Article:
Turning disabilities into superpowers
We're a bionics company developing affordable, assistive devices that enhance the human body. We've started by introducing the Hero Arm, a stylish multi-grip bionic hand. Current upper limb prostheses exist as hooks, grippers, or expensive bionic hands. We're on a mission to make beautiful bionic limbs more accessible.
Aged 17, Joel Gibbard began tinkering with robotic hands. There was something about the movement of a disembodied humanoid hand that captured his imagination. Hundreds of prototypes and many crates of failures later, in 2014, Joel co-founded Open Bionics with Samantha Payne. With the help of an awesome team and the support of the limb different community, they’re pioneering a new bionic age inspired by science fiction.
Meet the makers
We’re based in Bristol – the UK’s best city to live! Our talented team of 17 work closely with a community of users to to create devices better suited to their needs. When not hard at work in the lab, our team can be found playing table football, board games, and Mario Kart. Keep up with their antics on Twitter. #TeamOB
Check out our mantelpiece
Over the last few years, we’ve won several coveted awards, including a James Dyson Award for Engineering, a Wired Social Innovation Award, and even a Guinness World Record. In 2017, we picked up the $1 million UAE AI & Robotics International Award for Good, which gave us the momentum to complete development of the Hero Arm. A huge fist-bump to everyone who has supported us so far.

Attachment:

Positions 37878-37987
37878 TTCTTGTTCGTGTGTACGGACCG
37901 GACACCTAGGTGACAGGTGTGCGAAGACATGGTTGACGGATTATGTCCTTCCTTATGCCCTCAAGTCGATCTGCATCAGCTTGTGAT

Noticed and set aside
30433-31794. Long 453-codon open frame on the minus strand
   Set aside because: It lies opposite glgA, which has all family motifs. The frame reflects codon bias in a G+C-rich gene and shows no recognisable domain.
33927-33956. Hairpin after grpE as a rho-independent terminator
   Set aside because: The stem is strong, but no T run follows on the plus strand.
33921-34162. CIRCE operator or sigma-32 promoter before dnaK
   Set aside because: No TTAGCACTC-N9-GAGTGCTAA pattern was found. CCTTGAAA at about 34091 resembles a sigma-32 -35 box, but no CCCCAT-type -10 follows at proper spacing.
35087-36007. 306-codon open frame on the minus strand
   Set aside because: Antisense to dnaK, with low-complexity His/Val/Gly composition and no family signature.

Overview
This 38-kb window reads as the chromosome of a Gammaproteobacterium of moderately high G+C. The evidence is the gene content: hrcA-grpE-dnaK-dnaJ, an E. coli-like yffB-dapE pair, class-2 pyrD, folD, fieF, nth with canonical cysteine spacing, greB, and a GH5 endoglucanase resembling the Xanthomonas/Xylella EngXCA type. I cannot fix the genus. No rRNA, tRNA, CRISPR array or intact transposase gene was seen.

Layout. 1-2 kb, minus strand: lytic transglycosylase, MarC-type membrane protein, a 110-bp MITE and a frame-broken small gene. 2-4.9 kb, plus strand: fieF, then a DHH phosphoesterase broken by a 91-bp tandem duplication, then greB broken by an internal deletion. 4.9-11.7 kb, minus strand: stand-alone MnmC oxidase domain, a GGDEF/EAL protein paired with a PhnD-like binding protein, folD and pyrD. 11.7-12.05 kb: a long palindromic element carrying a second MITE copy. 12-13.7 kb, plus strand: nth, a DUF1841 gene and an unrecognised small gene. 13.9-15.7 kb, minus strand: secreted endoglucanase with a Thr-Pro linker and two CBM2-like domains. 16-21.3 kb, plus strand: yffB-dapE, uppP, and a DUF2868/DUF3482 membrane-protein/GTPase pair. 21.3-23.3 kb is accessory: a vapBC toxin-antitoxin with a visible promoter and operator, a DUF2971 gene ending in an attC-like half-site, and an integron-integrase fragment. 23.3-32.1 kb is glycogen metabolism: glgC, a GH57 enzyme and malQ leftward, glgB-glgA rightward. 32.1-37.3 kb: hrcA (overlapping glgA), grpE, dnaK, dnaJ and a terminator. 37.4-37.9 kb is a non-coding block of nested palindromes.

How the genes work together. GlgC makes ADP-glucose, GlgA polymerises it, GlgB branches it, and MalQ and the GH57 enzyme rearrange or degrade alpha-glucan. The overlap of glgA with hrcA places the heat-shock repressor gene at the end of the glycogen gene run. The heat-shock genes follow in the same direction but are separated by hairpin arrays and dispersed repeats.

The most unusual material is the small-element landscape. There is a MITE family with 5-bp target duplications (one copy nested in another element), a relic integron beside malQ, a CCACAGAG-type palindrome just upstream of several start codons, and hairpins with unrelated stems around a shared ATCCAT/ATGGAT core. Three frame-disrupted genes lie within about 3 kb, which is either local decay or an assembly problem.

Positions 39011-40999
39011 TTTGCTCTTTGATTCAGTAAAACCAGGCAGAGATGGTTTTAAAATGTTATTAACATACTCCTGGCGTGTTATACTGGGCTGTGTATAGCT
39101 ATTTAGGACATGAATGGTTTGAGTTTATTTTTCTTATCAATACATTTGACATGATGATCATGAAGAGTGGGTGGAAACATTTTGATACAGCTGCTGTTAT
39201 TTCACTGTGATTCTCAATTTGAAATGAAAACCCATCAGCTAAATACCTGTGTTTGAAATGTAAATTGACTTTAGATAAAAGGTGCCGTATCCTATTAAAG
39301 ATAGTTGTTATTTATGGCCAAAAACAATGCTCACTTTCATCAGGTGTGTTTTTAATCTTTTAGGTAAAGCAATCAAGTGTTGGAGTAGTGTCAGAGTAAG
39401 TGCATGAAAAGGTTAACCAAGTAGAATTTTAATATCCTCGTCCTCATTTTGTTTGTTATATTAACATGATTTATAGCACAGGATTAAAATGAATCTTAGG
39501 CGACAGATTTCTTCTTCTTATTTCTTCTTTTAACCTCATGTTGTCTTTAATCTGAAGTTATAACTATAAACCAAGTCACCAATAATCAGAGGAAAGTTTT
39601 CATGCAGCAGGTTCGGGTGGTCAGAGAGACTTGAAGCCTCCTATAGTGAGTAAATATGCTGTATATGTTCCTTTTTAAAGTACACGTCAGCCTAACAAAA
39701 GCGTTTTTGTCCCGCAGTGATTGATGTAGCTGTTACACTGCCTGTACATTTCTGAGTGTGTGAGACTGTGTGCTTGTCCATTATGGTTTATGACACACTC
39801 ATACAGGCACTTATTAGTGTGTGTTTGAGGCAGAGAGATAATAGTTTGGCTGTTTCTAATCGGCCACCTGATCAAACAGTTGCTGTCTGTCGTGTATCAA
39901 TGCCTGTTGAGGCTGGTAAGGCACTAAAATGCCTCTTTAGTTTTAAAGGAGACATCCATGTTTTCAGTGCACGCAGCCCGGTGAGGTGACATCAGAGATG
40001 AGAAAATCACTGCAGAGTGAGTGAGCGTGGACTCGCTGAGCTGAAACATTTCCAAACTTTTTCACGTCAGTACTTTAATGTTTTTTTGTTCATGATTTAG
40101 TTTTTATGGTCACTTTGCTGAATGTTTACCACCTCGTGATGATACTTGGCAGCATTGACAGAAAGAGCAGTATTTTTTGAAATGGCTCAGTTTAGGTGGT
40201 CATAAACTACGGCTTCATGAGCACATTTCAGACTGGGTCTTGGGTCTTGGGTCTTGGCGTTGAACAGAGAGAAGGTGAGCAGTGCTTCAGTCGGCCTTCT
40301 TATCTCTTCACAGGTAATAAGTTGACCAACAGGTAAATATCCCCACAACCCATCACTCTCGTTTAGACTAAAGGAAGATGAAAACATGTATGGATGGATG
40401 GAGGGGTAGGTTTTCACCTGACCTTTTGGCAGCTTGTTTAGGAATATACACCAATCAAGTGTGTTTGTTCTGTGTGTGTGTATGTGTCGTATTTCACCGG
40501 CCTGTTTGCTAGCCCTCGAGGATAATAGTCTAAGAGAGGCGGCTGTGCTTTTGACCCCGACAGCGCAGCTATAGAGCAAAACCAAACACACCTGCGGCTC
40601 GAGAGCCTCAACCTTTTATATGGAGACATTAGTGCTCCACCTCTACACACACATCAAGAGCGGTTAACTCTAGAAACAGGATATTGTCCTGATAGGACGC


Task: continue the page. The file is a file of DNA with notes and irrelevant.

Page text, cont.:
Science fiction becomes reality
At Open Bionics, we turn children with limb differences into bionic heroes and make science fiction a reality. As if cutting-edge bionic arms weren’t cool enough, we’re incredibly fortunate to be working with Disney to develop a range of Hero Arm covers from the Star Wars, Marvel and Frozen universes. We’re also working with Eidos-Montreal to bring you super slick Deus Ex covers.
World-first clinical trial
We’re proud to be working with NHS England, the Bristol Centre for Enablement, Bath University, and Gyrobot on a world-first clinical trial to make affordable bionic arms available for children in the UK. Following a successful first stage of the trial in June 2017 with 7 Bristol-based children, a second stage of the trial is now underway with 15 children and young people from NHS clinics around the UK.
Sharing is caring
At Open Bionics, we believe the fastest way to innovate is to share R&D. We’re open source, which means our technology is available to anyone who wants to take our work and develop it. With more minds working on a problem, a good solution will be found faster. Recently, researchers in the USA evolved our technology to create ultrasound-powered bionic arms capable of playing the piano. Go Georgia Tech!